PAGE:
Whether you like nature activities, shopping, good food or just silly things, the Ellsworth area has many things to offer. On this page we share some of our favorite places to eat, hikes and overall fun places to visit. We hope you enjoy them as much as we do and please let us know if you need any directions or additional recommendations.
Hungry? Check out these places:
Ruth & Wimpys – Great seafood restaurant that focuses on lobster (they have 32 lobster dish combinations).
Thurston’s – Offers seafood that can be eaten on their dock that hovers over the bay. They offer a menu that focuses on lobster and crab.
Jordan’s Snack Bar – Like your seafood to go, this is the place for you. Eat outside at a picnic table or somewhere nearby or just grab an ice cream.
Finn’s Irish Pub – Awesome relaxing vibe with offerings that include traditional Irish food with a twist.
Riverside Cafe – Great place to get breakfast right in town, anywhere from simple dishes to items that incorporate seafood.
Shinbashi – A low-key restaurant that serves Asian cooking.
86 This – A family owned burrito shop (“classy punk-rock burrito shop” as described by owners).
Manny’s Greek Grill – Family owned and operated that offers authentic recipes made with fresh ingredients.
Pugnuts Ice Cream Shop – Lovely little shop that offers artisanal gelatos and ice creams, as well as coffee and baked goods.
Finelli Pizzeria – Craving some pizza, you can get a whole pie or just a slice at this local pizzeria.
Don’t have a lot of time, but still want to enjoy a nature activity? Try these short hikes:
Blue Hill Mountain – Blue Hill Mountain is part of the Blue Hill Heritage Trust and offers seven hiking trails that are around a mile in length. Great way to get some nature time in without going to far or for too long.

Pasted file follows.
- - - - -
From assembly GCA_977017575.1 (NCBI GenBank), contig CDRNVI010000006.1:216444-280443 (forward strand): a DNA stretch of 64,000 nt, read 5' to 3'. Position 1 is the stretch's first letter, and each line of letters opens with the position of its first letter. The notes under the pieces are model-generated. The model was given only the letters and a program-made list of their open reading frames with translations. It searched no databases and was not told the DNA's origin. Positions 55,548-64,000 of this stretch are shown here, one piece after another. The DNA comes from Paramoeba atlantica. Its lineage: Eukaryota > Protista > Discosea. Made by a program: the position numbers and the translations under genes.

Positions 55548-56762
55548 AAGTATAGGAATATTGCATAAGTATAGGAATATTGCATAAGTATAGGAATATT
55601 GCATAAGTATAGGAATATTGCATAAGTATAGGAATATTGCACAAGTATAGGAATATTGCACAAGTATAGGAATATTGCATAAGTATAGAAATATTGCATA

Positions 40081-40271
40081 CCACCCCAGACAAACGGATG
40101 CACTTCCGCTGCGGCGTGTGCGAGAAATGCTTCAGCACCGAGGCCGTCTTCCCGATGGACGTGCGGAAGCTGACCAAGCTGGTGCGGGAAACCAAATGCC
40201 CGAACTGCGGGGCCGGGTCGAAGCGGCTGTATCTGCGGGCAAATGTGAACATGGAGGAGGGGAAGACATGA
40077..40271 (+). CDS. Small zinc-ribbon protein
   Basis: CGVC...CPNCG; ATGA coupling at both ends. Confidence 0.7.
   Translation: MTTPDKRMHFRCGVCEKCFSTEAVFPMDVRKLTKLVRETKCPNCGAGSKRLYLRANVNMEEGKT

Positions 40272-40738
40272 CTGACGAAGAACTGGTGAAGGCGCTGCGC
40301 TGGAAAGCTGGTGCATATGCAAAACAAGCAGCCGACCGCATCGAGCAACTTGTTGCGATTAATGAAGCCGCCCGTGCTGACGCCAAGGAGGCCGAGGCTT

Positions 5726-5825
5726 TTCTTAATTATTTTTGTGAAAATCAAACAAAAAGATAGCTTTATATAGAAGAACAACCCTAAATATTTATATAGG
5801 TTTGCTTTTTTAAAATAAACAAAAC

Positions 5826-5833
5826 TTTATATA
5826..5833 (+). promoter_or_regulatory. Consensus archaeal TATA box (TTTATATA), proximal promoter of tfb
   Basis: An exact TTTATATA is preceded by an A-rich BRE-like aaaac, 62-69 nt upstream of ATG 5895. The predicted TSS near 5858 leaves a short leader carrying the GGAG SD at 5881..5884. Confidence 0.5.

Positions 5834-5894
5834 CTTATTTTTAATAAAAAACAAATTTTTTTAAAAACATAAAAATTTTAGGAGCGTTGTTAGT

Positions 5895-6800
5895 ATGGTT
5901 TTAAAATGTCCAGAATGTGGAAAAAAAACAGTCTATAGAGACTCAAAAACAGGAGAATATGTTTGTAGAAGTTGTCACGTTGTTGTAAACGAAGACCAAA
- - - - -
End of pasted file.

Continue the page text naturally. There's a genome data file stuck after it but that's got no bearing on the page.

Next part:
Hatchery– The Green Lake National Fish Hatchery is a large-scale cold water hatchery that was built in 1973. It is one of 70 National Fish Hatcheries in the United States working to restore, enhance and maintain heritage fisheries for the American people, and one of the 11 national fish hatcheries in the Northeast Region of the U.S. Fish and Wildlife Service.
Bar Island – Cross the land bridge to Bar Island at low tied and enjoy some hiking, as well as great views of the village of Bar Harbor and Frenchman Bay.
Tidal Falls Preserve – This beautiful spot is part of the Frenchman Bay Conservancy and overlooks the reversing falls in the Taunton River. The best time to view the falls is two hours before or after low tide.
Penobscot Narrows Bridge and Observatory – This bridge offers 360-degree views of the Penobscot River, the Bay and the surrounding area.
Is it a hot summer day and you would like to be near the water? Go to these places:
Blue Hill Falls – Blue Hill Falls got its name from the rare reversing falls that is created by the tide funneling into a narrow channel. The water forms a standing wave, up to three feet in height.
Branch Lake – Branch Lake is the singular source of drinking water for Ellsworth. The lake also serves as a source of timber harvesting and public recreation.
Newbury Neck Beach – Sweet little spot to spend a Maine summer day. Park at the side of the road and walk down to the water.
Area Lighthouses – Maine offers 65 lighthouses, some are open to the public and some offer access to keeper’s quarters.
Need a change of pace? These locations are fun and worth checking out:
The Chicken Barn – The Big Chicken Barn caters to the interests of today’s collector of antiques and paper collectibles. With 21,600 square feet of space that holds diverse selections there is something for everyone.
The Telephone Museum – The museum has real, working telephones and switchboards and switching systems that powered the network are featured at this hands-on, interactive museum.
The Car Museum – The Seal Cove Auto Museum collection features some of the earliest automobiles and motorcycles, as well as clothing and accessories, from 1895 through the early 1920s.
The Statue Trail – The Schoodic International Sculpture Symposium is a 34-piece outdoor exhibit spanning over 200 miles along the coastal region of Downeast Maine.